• Kirsten Wild pictured here in 2016 riding for Hitec Products, and winning the inaugural Prudential RideLondon-Surrey Classique (Velofocus)Source: Velofocus
Some of the best sprinters in the world will battle it out on the streets of Adelaide this afternoon but we’re not talking about Caleb Ewan and Peter Sagan. Watch out for the stellar field ready to light up the streets in the Santos Women's Tour sprint stages.
Jamie Finch-Penninger

Cycling Central
15 Jan 2017 - 1:25 PM  UPDATED 15 Jan 2017 - 1:27 PM

It is the start of a long season for the women's peloton but the best are present in Adelaide to contest the opening UCI event of the season. The race has taken a big step up since the last edition both in terms of support from the side of the road and the calibre of teams and riders attracted to the event.

After Amanda Spratt's (Orica-Scott) solo win in the tough opening stage, the attention now turns to the sprint queens. 

Chloe Hosking (Ale Cipollini) is coming off a career-best season and into the race with the expectations of the Australian crowd on her shoulders. She’s changing up her preparation this season and instead of living and training all year in Europe, will base herself in Canberra to study law and spend more time with her partner. That and a new team means it is a season of firsts for Hosking and she'll be hoping that is her position in the remaining stages.

Kirsten Wild (Cylance) has also changed squads, arriving in Australia with some strong form. She finished 13th on the hilly stage into Meadows yesterday where the majority of the field was dropped, an impressive feat for a Dutch powerhouse. With eight victories in 2016 and a silver medal at the road world championships, the 34-year-old has the best pedigree not to mention her ability to generate amazing power. She will be hard to beat in a sprint if she is positioned anywhere near the front in the final dash to the line. 

“I hope there will be some bunch sprints in the criteriums,” said Wild. “In Europe it is winter, so this my first race. I feel good but we’ll see how we go.”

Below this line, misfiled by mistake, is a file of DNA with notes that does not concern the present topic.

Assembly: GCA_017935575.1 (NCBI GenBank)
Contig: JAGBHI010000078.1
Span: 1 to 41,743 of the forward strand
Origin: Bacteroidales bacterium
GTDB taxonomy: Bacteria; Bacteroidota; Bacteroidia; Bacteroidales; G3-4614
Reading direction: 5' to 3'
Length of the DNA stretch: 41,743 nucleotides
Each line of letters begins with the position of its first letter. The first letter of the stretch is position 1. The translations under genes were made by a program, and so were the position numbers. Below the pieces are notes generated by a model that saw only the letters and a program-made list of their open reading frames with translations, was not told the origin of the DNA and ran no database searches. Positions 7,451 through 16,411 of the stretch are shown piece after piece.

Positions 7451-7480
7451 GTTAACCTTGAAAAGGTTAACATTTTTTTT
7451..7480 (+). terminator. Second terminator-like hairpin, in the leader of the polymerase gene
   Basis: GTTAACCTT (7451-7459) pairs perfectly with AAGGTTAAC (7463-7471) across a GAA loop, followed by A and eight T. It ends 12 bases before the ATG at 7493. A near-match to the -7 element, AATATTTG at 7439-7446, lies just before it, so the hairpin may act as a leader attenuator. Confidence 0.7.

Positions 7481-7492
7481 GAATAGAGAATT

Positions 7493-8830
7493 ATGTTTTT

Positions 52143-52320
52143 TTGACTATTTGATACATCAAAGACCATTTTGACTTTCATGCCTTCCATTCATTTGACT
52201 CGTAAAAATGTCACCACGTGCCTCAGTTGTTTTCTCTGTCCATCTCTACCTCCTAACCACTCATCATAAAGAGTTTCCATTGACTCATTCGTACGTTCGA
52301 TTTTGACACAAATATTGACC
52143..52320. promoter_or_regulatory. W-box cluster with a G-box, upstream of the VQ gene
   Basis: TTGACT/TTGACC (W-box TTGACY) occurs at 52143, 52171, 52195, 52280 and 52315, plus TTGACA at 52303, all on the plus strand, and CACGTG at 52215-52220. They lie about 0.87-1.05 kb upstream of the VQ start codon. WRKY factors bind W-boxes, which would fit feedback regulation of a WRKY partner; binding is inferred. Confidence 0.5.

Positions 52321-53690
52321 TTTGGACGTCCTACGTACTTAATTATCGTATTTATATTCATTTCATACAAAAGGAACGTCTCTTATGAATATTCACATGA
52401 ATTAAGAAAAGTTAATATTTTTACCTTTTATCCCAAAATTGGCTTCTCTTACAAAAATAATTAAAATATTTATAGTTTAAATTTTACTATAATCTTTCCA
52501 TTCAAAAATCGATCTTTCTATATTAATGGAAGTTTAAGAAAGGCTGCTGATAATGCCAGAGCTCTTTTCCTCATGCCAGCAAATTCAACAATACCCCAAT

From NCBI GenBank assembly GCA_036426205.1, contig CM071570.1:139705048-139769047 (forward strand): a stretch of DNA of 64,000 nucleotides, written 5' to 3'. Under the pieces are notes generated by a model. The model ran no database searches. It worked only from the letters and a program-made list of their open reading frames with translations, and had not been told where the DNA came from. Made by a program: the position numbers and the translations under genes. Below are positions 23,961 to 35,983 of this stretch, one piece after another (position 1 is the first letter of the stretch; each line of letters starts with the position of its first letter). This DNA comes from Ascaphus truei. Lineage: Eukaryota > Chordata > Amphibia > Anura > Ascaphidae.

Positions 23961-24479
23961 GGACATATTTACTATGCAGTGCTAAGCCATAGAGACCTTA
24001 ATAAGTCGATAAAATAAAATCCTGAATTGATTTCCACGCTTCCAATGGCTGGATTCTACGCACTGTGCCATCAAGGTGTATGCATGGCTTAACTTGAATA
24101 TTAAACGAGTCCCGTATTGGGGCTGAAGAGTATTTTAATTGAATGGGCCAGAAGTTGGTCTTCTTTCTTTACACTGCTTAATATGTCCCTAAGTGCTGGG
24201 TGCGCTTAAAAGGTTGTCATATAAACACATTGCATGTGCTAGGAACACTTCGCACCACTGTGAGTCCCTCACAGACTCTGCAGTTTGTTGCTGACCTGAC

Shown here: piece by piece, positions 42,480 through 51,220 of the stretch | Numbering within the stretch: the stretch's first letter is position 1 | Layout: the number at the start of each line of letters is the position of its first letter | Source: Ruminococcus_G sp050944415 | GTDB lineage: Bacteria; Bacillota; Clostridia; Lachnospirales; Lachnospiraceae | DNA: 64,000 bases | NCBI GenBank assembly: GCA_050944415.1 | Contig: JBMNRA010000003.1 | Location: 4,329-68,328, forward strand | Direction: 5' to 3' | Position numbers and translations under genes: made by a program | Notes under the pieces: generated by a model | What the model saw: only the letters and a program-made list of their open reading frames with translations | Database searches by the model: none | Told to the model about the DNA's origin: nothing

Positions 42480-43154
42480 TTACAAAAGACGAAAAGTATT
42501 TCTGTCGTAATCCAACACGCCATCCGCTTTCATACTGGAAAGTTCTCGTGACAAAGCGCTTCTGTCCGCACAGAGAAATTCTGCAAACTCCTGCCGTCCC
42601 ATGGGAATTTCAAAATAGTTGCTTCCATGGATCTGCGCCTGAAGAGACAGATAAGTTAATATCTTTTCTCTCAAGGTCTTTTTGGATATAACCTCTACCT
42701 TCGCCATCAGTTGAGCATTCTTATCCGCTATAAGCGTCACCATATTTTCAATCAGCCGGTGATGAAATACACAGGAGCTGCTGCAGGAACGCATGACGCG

“For me, I was focusing on being there for the Tour of Qatar and this race was more preparation for that. It’s been really great so far with the new team and I’m looking to see how we’ll go this week.”

Barbara Guarischi is part of a strong stable of Italian sprinters at the moment. She is most famous for winning a stage of the Giro Rosa in 2015 but obtained solid results last season, though perhaps lacking a win in a high-profile race. With a distinctive style on and off the bike, Guarischi is surely going to catch the eye during the race.

Lauretta Hanson (UnitedHealthCare) is a young Australian sprinter looking to mix it up with the big hitters in the peloton as her career grows. She was particularly impressive at the start of the 2016 season win the young rider categories at both the Santos Women’s Tour and the Tour of Qatar. She went to the United States and outfitted herself well on the criterium circuit the American scene is known for.

“I’ve had a bit of a different approach to last year, that time I came in with good form but this year I’ve got some goals in June-July in the US and Europe. So we’ll see how it goes. It’s going to be an exciting Tour with some of the best in the world, Kirsten Wild and Barbara Guarischi (Canyon/SRAM).”

Annette Edmondson (Wiggle High5) won the second stage of the Santos Women’s Tour last season, the beneficiary of a superb Chloe Hosking leadout. The South Australian will focus more on the road this season but her next big goal is the national track championships in March. How Edmondson is travelling at this stage is as yet unknown, but at her best she will expect to mix it with the best and will certainly hope to do so in front of her home crowd.

Rebecca Wiasak (High5 Dream Team), the two-time individual pursuit world champion will be in her natural habitat on criterium circuits. In 2016, she dominated several National Road Series events on shorter and longer sprint courses. But she is up against a world-class field here in Adelaide and it will be interesting to see just how the Canberran can stack up. 

“It’s a little bit daunting, it’s a lot larger bunch than I’ve ridden in recently. (Today) is a flat and flowing course, it’s about positioning and that’s something I’m working on, being a pursuiter and time-triallist often you’re out riding by yourself.”

“I do have some strong teammates, some young girls doing their first UCI race who can hold their own in the bunch like Kristina Clonan. Hopefully, with their help I can navigate my way through the bunch and see how I go against some of the best sprinters in the world.”

Whilst most eyes will be on the Hosking-Wild duel, there are plenty of other classy sprinters looking to upstage the big names and it should make for an exciting dash to the line.